The Codices Electronici Sangallenses (CESG) website gives access to high resolution digital images of medieval codices in the Abbey Library of St Gallen in Switzerland (now a UNESCO World Heritage Centre). The aim is to bring these codices to a wider audience, and to partially replace the use of the fragile originals in the library. The codices available are shown in their entirety (including images of their binding), in high enough resolution to facilitate close study of their makeup as well as their content. Manuscripts represented range from: bibles; calendars; and antiphonals to: saints' lives; histories of the crusades; and a book of German pre-reformation songs. The site is available in French, German, English and Italian and includes a description of the CESG project and a brief history of the Abbey Library. The images are available for educational and research use, providing that the source is correctly cited, and are accompanied by detailed descriptions. This site would be of great interest to anyone studying medieval manuscripts and codices, and also to students of medieval palaeography, theology and philosophy.
The website "Equipe de Recherche de Médiévistique" belongs to the CNRS research team on the Middle Ages affiliated with the Universite de Nancy 2. This research unit brings together medievalists, historians, linguists and archeologists from Universite de Nancy 2 in collaboration with researchers from other universities in France, such as Strasbourg, Metz and Reims. The site gives details of the current research projects of the team, which focus on medieval manuscript studies, diplomatics and codicology, medieval archives and online applications for medieval studies. There are also sections dedicated to publications, with introductions of books and volumes, and to the participation in other projects. This information is of interest to advanced researchers in the field of medieval studies and manuscript studies.
The site dedicated to the manuscripts and rarities in the University Library of the Eötvös Loránd University (ELTE) in Budapest describes the holdings of the library and provides the digitised versions of 36 medieval codices. The digitisation project includes 8 Hungarian and 28 Latin manuscripts as well as a fourteenth century early illuminated manuscript of the Divina Commedia (Cod. Ital. 1), which is one of the main assets of the library. Each digitised manuscript has a library description of its author; date of creation; codicological data; and library catalogue number. Permanent URLs have been assigned to each digitised version. The quality of the images is very good although they cannot be enlarged. Among the manuscripts in the collections of this library the site mentions the handwritten catalogues of documents compiled by Jesuits scholars in the eighteenth century, particularly the ones written by György Pray. Volume no. 30 of his books is also digitised and available online. The rarities in the library include early books and incunabulae but these are merely described on the site.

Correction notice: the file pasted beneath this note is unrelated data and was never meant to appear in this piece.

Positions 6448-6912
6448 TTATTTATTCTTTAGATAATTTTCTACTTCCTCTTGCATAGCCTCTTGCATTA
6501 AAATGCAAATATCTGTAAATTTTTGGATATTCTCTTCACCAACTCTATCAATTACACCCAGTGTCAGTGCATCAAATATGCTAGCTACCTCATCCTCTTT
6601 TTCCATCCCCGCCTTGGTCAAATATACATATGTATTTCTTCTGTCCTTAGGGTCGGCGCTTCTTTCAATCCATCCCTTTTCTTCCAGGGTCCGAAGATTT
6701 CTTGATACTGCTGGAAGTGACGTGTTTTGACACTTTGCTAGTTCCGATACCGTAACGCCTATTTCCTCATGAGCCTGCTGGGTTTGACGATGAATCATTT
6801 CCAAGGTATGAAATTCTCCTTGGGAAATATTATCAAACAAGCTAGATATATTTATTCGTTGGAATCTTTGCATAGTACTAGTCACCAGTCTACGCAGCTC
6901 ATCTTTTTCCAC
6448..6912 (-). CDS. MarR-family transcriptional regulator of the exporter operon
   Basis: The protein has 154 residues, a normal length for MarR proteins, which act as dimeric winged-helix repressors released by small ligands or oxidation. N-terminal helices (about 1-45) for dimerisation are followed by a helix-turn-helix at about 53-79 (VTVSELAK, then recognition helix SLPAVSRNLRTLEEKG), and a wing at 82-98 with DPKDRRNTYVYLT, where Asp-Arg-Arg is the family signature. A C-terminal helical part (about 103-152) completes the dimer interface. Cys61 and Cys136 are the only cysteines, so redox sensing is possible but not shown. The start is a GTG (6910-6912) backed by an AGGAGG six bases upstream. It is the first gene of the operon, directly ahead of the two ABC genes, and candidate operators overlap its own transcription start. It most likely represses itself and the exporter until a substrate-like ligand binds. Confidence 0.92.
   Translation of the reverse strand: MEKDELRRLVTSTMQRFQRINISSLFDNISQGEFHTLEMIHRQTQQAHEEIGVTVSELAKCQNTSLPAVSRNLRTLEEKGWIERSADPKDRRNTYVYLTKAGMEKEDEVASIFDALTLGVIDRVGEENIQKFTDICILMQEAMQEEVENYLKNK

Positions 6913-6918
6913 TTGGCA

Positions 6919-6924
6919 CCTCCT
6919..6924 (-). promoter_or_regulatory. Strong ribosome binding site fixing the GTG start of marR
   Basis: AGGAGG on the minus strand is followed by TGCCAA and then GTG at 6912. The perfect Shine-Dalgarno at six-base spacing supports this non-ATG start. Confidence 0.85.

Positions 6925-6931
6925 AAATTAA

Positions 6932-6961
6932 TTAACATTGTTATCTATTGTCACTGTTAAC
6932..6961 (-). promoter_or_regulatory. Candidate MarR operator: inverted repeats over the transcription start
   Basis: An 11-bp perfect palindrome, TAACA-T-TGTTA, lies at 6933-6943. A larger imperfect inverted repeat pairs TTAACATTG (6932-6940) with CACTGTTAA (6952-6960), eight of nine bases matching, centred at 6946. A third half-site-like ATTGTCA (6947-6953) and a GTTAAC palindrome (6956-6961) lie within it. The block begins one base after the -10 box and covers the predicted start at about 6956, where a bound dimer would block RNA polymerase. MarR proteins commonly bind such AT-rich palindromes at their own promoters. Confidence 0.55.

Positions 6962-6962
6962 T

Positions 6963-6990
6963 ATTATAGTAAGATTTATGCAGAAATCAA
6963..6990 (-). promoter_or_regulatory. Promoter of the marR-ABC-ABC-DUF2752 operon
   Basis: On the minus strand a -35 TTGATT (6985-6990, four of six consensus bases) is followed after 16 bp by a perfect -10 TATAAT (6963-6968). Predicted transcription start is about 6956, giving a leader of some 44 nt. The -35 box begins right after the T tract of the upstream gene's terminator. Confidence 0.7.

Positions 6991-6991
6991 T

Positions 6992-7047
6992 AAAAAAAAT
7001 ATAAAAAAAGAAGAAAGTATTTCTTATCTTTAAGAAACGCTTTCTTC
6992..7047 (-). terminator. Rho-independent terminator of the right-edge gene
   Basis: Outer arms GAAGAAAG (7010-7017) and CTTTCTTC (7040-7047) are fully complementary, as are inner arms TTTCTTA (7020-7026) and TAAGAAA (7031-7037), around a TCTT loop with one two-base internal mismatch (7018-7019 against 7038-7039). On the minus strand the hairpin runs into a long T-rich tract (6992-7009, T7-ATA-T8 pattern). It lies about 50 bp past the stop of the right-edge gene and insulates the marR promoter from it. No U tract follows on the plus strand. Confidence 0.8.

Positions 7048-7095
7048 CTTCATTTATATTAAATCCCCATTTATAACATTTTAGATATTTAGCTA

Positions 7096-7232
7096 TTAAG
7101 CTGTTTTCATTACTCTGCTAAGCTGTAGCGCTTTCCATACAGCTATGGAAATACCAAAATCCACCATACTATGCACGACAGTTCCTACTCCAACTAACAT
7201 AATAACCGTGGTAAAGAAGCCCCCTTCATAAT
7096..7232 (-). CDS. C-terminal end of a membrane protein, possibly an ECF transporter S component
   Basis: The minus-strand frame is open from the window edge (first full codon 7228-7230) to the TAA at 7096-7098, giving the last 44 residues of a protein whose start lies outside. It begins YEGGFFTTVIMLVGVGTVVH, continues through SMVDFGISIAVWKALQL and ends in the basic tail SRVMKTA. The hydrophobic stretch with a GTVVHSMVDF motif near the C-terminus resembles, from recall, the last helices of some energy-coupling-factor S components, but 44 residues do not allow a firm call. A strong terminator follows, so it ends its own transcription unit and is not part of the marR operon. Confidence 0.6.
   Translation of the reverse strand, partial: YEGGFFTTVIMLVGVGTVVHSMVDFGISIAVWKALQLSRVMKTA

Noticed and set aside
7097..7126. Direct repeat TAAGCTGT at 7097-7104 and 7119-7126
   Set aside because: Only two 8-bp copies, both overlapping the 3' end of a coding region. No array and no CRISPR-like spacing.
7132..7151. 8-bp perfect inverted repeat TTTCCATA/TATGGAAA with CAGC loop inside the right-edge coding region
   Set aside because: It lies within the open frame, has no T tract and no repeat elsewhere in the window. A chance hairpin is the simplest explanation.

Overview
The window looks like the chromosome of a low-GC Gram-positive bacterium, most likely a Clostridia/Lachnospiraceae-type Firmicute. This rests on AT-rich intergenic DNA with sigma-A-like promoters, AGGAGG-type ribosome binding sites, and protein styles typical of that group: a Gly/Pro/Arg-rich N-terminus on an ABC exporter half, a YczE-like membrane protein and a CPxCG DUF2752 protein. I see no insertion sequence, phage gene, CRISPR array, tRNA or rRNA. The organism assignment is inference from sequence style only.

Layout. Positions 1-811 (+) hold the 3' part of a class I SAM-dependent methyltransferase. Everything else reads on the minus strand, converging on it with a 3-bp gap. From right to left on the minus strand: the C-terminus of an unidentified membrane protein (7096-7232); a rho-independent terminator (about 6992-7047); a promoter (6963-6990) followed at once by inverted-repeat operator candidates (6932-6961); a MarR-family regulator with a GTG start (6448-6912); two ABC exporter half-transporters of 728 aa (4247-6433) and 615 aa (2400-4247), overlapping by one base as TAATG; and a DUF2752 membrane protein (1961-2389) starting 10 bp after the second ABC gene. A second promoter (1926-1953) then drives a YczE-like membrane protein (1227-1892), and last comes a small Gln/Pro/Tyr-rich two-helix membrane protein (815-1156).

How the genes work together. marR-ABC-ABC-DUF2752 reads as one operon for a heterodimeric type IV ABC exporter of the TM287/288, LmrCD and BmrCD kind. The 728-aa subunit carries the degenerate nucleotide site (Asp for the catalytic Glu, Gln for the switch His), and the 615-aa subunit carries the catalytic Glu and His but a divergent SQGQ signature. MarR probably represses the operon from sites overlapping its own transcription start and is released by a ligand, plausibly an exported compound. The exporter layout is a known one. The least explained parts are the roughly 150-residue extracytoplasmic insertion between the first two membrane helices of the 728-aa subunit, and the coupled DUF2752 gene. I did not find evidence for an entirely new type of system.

The website "Gazette du livre médiéval" is the online edition of this quarterly bulletin published by the Association Paléographique Internationale: Culture, Écriture, Société (APICES). This journal has been in print since 1982 and represents the contribution of medievalists from various countries. The website provides access to an online journal subscription form, a browsable list of tables of contents for all the journal issues from the beginning to the most current, and links to the full-text of selected articles from various issues. There is a selection of articles, grouped under different categories. The site has a bibliography section, which offers access to a bibliography of manuscript collection catalogues, and a bibliography of manuscripts published in facsimile. The entire datafile can be downloaded in compressed text file.
The Life of King Edward the Confessor website gives access to a digitised version of the only copy of an illustrated Anglo-Norman verse life of St Edward the Confessor, probably originally written in the later 1230s or early 1240s. The manuscript is held by Cambridge University Library (Cambridge University Library MS.Ee.3.59), and consists of thirty-seven folios, with a total of sixty-four pictures. The images are of good quality, allowing the user to zoom in to areas closely, and each folio is accompanied by a brief description. Folios can be browsed from start to finish, or via a summary page showing thumbnails of the images, with their descriptions. The website provides a brief introduction to the manuscript, and suggestions for additional reading. This site would be of interest to scholars studying: art history; manuscript history; religious texts or medieval history.